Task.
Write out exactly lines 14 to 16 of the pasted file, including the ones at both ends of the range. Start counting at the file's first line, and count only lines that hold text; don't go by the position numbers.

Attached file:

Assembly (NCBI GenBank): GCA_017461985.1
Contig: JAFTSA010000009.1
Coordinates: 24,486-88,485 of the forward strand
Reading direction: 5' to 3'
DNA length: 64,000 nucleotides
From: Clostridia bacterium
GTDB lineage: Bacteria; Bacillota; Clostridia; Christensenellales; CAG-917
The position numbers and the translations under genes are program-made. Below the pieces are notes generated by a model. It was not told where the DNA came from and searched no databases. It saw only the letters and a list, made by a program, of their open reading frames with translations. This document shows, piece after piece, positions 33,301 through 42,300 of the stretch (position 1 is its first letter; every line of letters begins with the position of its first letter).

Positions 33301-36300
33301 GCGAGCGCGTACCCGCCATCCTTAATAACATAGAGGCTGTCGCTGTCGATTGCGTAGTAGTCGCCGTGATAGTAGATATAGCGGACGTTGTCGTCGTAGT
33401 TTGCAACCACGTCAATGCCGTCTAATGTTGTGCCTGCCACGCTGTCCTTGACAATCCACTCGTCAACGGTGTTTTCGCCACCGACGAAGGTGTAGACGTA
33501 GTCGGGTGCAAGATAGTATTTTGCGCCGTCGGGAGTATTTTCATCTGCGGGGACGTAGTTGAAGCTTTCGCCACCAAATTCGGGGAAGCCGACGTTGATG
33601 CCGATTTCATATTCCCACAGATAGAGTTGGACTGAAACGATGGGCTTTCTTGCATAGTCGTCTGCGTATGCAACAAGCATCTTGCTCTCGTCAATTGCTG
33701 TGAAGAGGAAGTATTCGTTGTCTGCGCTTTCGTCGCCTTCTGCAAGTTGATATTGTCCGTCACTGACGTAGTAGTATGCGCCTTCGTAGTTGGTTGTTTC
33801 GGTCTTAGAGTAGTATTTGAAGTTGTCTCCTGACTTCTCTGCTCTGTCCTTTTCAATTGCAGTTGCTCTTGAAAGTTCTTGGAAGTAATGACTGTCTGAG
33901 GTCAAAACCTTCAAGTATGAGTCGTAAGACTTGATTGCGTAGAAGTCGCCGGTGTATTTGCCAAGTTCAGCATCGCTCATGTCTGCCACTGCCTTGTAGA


33701 TGAAGAGGAAGTATTCGTTGTCTGCGCTTTCGTCGCCTTCTGCAAGTTGATATTGTCCGTCACTGACGTAGTAGTATGCGCCTTCGTAGTTGGTTGTTTC
33801 GGTCTTAGAGTAGTATTTGAAGTTGTCTCCTGACTTCTCTGCTCTGTCCTTTTCAATTGCAGTTGCTCTTGAAAGTTCTTGGAAGTAATGACTGTCTGAG
33901 GTCAAAACCTTCAAGTATGAGTCGTAAGACTTGATTGCGTAGAAGTCGCCGGTGTATTTGCCAAGTTCAGCATCGCTCATGTCTGCCACTGCCTTGTAGA